Importance Use of next-generation sequencing of RNA and machine learning algorithms can classify the risk of malignancy in cytologically indeterminate thyroid nodules to limit unnecessary diagnostic surgery. Objective To measure the performance of a genomic sequencing classifier for cytologically indeterminate thyroid nodules. Design, Setting, and Participants A blinded validation study was conducted on a set of cytologically indeterminate thyroid nodules collected by fine-needle aspiration biopsy between June 2009 and December 2010 from 49 academic and community centers in the United States. All patients underwent surgery without genomic information and were assigned a histopathology diagnosis by an expert panel blinded to all genomic information. There were 210 potentially eligible thyroid biopsy samples with Bethesda III or IV indeterminate cytopathology that constituted a cohort previously used to validate the gene expression classifier. Of these, 191 samples (91.0%) had adequate residual RNA for validation of the genomic sequencing classifier. Algorithm development and independent validation occurred between August 2016 and May 2017. Exposures Thyroid nodule surgical histopathology diagnosis by an expert panel blinded to all genomic data. Main Outcomes and Measures The primary end point was measurement of genomic sequencing classifier sensitivity, specificity, and negative and positive predictive values in biopsies from Bethesda III and IV nodules. The secondary end point was measurement of classifier performance in biopsies from Bethesda II, V, and VI nodules. Results Of the 183 included patients, 142 (77.6%) were women, and the mean (range) age was 51.7 (22.0-85.0) years. The genomic sequencing classifier had a sensitivity of 91% (95% CI, 79-98) and a specificity of 68% (95% CI, 60-76). At 24% cancer prevalence, the negative predictive value was 96% (95% CI, 90-99) and the positive predictive value was 47% (95% CI, 36-58). Conclusions and Relevance The genomic sequencing classifier demonstrates high sensitivity and accuracy for identifying benign nodules. Its 36% increase in specificity compared with the gene expression classifier potentially increases the number of patients with benign nodules who can safely avoid unnecessary diagnostic surgery.
Thyroid nodules affect nearly two-thirds of the world population. Fine-needle biopsy with cytologic evaluation remains the diagnostic test of choice to distinguish benign from malignant thyroid nodules yet fails to discriminate as benign or malignant in up to one-third of cases. This review discusses the limitation of current cytopathologic evaluation, the development of thyroid molecular testing, and the strengths and limitations of commercially available tests. Initial cytomolecular testing sought to identify specific gene mutations associated with thyroid cancer. Although the presence of a mutation was strongly associated with cancer, the likelihood of identifying a mutation was low; therefore, the test had low sensitivity. Subsequent tests developed have sought to improve the accuracy of cytomolecular testing for thyroid fine-needle aspirations, both to reassure patients and providers when malignancy may be absent and to confirm the malignancy when present. The development of cytomolecular testing for thyroid nodules has informed and improved current understanding of thyroid nodule formation and progression. When used appropriately and with clear understanding of the advantages and disadvantages, cytomolecular testing has the potential to improve patient care in the setting of indeterminate thyroid nodules by helping to guide both the need for and the extent of thyroid surgery. Cancer 2017.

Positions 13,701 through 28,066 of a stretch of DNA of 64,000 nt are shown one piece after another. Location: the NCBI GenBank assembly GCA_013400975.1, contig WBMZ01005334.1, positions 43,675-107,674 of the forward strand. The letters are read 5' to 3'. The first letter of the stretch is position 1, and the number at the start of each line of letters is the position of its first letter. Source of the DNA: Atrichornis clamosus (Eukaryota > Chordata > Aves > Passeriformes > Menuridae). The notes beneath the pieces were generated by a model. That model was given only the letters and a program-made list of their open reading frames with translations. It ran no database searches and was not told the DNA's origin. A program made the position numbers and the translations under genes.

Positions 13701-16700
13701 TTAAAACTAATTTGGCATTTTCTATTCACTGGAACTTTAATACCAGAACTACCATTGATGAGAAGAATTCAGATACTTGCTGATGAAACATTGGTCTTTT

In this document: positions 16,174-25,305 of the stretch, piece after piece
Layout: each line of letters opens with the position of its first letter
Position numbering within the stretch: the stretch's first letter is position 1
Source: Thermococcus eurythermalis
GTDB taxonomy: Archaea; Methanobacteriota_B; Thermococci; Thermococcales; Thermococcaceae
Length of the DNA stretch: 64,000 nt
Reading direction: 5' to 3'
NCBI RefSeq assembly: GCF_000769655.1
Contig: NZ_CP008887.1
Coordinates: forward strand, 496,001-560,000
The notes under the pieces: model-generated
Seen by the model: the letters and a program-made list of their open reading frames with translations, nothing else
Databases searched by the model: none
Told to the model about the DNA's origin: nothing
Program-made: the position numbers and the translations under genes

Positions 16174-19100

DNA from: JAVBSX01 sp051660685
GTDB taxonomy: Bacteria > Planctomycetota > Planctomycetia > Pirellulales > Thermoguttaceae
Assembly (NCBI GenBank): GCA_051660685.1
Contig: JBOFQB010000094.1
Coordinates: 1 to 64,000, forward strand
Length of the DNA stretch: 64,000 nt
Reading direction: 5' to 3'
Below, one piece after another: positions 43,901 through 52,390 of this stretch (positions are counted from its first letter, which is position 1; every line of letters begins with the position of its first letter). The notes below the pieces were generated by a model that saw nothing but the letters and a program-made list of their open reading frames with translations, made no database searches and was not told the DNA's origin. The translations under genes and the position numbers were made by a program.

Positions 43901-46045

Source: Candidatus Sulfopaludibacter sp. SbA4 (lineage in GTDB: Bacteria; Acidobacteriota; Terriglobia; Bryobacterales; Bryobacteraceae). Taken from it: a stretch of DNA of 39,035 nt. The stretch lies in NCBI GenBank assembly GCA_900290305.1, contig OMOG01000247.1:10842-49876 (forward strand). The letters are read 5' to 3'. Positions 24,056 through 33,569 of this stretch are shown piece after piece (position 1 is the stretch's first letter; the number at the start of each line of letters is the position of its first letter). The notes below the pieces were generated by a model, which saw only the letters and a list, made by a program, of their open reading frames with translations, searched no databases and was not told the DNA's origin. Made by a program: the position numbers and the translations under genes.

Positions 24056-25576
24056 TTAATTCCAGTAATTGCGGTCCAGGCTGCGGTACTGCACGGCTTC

Background: Thyroid nodules are a common clinical problem, and differentiated thyroid cancer is becoming increasingly prevalent. Since the American Thyroid Association's (ATA's) guidelines for the management of these disorders were revised in 2009, significant scientific advances have occurred in the field. The aim of these guidelines is to inform clinicians, patients, researchers, and health policy makers on published evidence relating to the diagnosis and management of thyroid nodules and differentiated thyroid cancer. Methods: The specific clinical questions addressed in these guidelines were based on prior versions of the guidelines, stakeholder input, and input of task force members. Task force panel members were educated on knowledge synthesis methods, including electronic database searching, review and selection of relevant citations, and critical appraisal of selected studies. Published English language articles on adults were eligible for inclusion. The American College of Physicians Guideline Grading System was used for critical appraisal of evidence and grading strength of recommendations for therapeutic interventions. We developed a similarly formatted system to appraise the quality of such studies and resultant recommendations. The guideline panel had complete editorial independence from the ATA. Competing interests of guideline task force members were regularly updated, managed, and communicated to the ATA and task force members. Results: The revised guidelines for the management of thyroid nodules include recommendations regarding initial evaluation, clinical and ultrasound criteria for fine-needle aspiration biopsy, interpretation of fine-needle aspiration biopsy results, use of molecular markers, and management of benign thyroid nodules. Recommendations regarding the initial management of thyroid cancer include those relating to screening for thyroid cancer, staging and risk assessment, surgical management, radioiodine remnant ablation and therapy, and thyrotropin suppression therapy using levothyroxine. Recommendations related to long-term management of differentiated thyroid cancer include those related to surveillance for recurrent disease using imaging and serum thyroglobulin, thyroid hormone therapy, management of recurrent and metastatic disease, consideration for clinical trials and targeted therapy, as well as directions for future research. Conclusions: We have developed evidence-based recommendations to inform clinical decision-making in the management of thyroid nodules and differentiated thyroid cancer. They represent, in our opinion, contemporary optimal care for patients with these disorders.